A washing machine has three compartments, including the pre-wash, main wash, and softener. The pre-wash is the first compartment, and many washing machine users get confused about whether to use detergents in the pre-wash compartment or not.
A pre-wash detergent is the laundry chemical used in the pre-wash compartment of a washing machine when handling excessively-soiled clothes. While it’s optional, a pre-wash detergent can effectively clean extremely dirty laundry.
This article discusses the pre-wash process, including what can go into the pre-wash compartment. Keep reading.
What Is a Pre-wash Detergent?
Prewash detergents go in the pre-wash detergent compartment, usually labeled “i” or “1.” However, using detergents in the pre-wash cycle isn’t always necessary, as you can complete the pre-wash cycle without using detergent or a stain remover.
As the pre-wash stage is meant to loosen deep stains in clothes before they undergo the main wash, only deeply-soiled clothes require detergents during prewash. Nevertheless, you can always use detergent to prewash clothes, deeply soiled or not, provided you use a small amount.
Because the pre-wash cycle is short and takes 3-5 minutes to complete, the excess detergent does more harm than good to your washing process. The clothes take longer to rinse, especially in the pre-wash stage.
So, if you must use pre-wash detergents, use moderate quantities.
Is Pre-wash the Same as Detergent?
Prewash is the same as detergent. You don’t need special detergent in the prewash stage, as normal detergent will suffice. The only difference between the detergent you use in the prewash and main wash stages is the amount, which should be proportional to your laundry’s excess dirt.
The pre-wash and main-wash stages in modern washing machines are similar. Think of the pre-wash stage not as a unique process that needs special detergent but as an extra stage to deal with potentially-troublesome dirt.
The same process occurs in both stages.
If you use the pre-wash stage, the machine will do more work on your clothes, making it more likely that difficult stains will be removed successfully.
You can use the pre-wash stage without detergent. Your clothes will receive an extra rinse and, depending on the extent of dirt, that may be the only extra attention they need to be clean.
Afterward, they’ll go through the main-wash stage.
Whether to use detergent in the pre-wash stage and how much detergent to use depends on how excessively dirty your laundry is. If it needs only a little extra attention, a detergent-free rinse in the pre-wash stage will do.
If you’re dealing with properly soiled laundry, you are better off using detergent.
Can You Put Bleach in Pre-wash?
You can’t put bleach in pre-wash, mainly because it’s too short of a stage, but you can use bleach in the main wash cycle. The best way to use bleach in your washing machine is as soon as the rinse cycle begins.
By then, the detergent has done its job, and the bleach can go in for the final cleaning and strengthening of your fabric.
People usually feel the need to do too much for clothes with deep stains, which may cause them to ruin their fabric. Washing machines have a separate dispenser for bleach, and you’re advised not to put the bleach directly in your washer.
If you feel your white clothes need extra cleaning and bleach, putting bleach in the pre-wash may not make the difference you think it would. The pre-wash cycle is usually over in 3-5 minutes, which is not enough time for the bleach to work on your clothes.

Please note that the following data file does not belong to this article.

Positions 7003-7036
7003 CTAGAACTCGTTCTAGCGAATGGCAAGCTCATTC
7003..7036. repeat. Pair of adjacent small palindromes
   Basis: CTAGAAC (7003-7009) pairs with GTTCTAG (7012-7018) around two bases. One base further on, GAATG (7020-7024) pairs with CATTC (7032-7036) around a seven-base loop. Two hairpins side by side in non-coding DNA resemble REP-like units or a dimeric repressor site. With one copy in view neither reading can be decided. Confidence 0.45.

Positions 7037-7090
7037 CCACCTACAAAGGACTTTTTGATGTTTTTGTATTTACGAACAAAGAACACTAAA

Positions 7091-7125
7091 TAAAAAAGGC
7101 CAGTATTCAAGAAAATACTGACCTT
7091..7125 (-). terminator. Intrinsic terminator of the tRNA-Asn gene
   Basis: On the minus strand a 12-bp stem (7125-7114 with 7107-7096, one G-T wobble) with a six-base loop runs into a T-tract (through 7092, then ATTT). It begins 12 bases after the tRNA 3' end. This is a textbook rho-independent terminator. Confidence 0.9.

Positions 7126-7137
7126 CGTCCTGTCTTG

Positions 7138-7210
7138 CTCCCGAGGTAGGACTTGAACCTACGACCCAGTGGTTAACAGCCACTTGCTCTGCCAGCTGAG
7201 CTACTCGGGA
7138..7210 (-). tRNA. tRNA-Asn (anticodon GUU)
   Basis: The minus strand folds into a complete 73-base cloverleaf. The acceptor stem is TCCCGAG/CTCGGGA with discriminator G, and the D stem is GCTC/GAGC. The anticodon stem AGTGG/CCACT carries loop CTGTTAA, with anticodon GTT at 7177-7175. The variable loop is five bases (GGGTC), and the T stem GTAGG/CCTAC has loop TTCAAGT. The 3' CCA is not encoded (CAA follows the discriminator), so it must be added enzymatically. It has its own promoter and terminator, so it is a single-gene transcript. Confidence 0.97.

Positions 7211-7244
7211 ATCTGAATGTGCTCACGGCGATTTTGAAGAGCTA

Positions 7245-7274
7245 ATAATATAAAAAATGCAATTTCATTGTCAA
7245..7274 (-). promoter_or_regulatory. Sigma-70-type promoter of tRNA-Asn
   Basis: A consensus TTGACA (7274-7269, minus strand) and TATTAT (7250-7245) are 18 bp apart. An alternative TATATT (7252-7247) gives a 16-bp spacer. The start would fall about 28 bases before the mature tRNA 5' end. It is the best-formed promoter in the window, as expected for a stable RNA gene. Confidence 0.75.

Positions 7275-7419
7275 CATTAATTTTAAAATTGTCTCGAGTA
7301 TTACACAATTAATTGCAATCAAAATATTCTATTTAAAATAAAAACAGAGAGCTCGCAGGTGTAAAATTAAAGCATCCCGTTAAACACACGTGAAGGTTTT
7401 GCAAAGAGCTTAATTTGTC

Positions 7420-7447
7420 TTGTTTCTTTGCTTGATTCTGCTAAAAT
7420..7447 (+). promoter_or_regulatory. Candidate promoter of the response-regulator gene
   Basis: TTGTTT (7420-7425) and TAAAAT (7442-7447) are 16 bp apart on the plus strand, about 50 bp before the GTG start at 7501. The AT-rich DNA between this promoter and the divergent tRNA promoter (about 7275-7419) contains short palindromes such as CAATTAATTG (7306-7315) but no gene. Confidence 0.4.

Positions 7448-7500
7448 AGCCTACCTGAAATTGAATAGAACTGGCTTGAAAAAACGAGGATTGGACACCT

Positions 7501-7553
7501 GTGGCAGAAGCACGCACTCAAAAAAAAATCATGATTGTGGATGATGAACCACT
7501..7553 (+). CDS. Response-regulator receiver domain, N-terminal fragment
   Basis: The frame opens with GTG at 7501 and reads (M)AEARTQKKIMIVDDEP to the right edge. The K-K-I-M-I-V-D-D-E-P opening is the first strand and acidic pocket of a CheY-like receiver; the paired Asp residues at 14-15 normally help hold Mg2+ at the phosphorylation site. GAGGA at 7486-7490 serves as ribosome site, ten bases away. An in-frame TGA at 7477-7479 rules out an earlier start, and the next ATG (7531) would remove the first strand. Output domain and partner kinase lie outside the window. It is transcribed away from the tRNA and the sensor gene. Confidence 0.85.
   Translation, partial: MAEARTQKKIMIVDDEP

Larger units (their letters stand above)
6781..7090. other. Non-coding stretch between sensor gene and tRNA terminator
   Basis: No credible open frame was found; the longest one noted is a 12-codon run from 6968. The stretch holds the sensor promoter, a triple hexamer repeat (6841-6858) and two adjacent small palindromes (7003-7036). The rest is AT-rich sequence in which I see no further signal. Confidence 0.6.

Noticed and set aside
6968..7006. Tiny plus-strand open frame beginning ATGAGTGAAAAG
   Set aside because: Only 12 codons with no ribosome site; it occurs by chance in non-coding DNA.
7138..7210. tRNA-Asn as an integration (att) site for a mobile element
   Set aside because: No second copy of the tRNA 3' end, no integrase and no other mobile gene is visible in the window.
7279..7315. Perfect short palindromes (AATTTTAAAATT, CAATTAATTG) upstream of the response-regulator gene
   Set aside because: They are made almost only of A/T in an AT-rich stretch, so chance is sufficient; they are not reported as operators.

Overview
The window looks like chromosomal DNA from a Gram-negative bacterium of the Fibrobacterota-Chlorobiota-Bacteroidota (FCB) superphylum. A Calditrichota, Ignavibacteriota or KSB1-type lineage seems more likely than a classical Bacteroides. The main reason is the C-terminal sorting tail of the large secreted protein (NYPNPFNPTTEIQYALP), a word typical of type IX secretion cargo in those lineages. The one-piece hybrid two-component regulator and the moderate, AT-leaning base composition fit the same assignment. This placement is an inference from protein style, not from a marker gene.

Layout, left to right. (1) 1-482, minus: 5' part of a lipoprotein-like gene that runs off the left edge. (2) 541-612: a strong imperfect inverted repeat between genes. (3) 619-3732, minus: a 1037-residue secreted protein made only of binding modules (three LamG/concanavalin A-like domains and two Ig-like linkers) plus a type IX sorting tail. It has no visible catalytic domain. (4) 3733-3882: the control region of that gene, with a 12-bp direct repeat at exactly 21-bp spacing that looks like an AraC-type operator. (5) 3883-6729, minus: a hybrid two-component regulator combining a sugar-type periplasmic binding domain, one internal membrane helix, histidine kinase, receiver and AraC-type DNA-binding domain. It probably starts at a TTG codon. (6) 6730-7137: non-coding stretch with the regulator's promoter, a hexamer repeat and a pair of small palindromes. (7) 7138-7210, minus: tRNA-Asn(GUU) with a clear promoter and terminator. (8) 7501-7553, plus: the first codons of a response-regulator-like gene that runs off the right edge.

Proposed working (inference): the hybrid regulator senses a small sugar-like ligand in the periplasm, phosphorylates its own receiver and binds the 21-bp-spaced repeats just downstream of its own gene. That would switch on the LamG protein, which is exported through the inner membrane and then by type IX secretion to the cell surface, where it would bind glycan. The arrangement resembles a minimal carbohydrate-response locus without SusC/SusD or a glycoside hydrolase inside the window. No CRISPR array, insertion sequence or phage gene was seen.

You may want to soak your clothes in cold or hot water before pre-washing them, depending on the type of fabric you’re dealing with. Do this before pre-washing with detergent or stain remover.
Soaking clothes before putting them in the washing machine significantly loosens stains, allowing the bleach to complete the work easily.
Do I Put Detergent in Pre-wash or Main Wash?
You can put detergent in the pre-wash and the main wash. While you can do without detergent in the pre-wash stage, the main wash needs detergent to clean your clothes.
Since the pre-wash is usually complete in a short timeframe, the key thing your clothes need to loosen stains is water, not excessive use of detergent. People sometimes assume that the pre-wash is where most dirt removal happens.
However, this is wrong. The pre-wash is the foundation for the washing process, which means that you can avoid detergent and opt for a simple rinse.
You may even skip the pre-wash cycle while doing your laundry, although it’s good for your clothes that you don’t. On the other hand, the main wash stage is essential to the laundry process.
The pre-wash cycle prepares the clothes and makes them easier to clean, which can be done without detergent. On the other hand, the main wash cycle is where the dirt and stain removal work happens, which is why detergent is crucial unless you’re willing to experiment with alternatives to laundry detergent.
What Is the Pre-wash Symbol?
The pre-wash symbol is usually “I” or “1,” which is often the first compartment before the main wash labeled “2” or “II.” The softener compartment has a flower symbol.
Identifying the pre-wash symbol is essential to using the pre-washing stage. For example, you can’t put detergent in the main wash compartment and expect it to work in the pre-wash stage.
The detergent in the detergent compartment “i” or “1” is specifically for the pre-wash cycle. An empty detergent compartment means that you’re pre-washing with water alone which is fine.
Pre-washing your clothes loosens stains before the main wash cycle, giving you cleaner clothes. Detergents and stain removers are not a necessity for your pre-wash cycle.
Each compartment in your washing machine serves a distinct purpose, and they all work together to clean your clothes. If you’re unfamiliar with modern washing machines, take some time to study all the features, including the pre-wash cycle, to get the best out of your machine.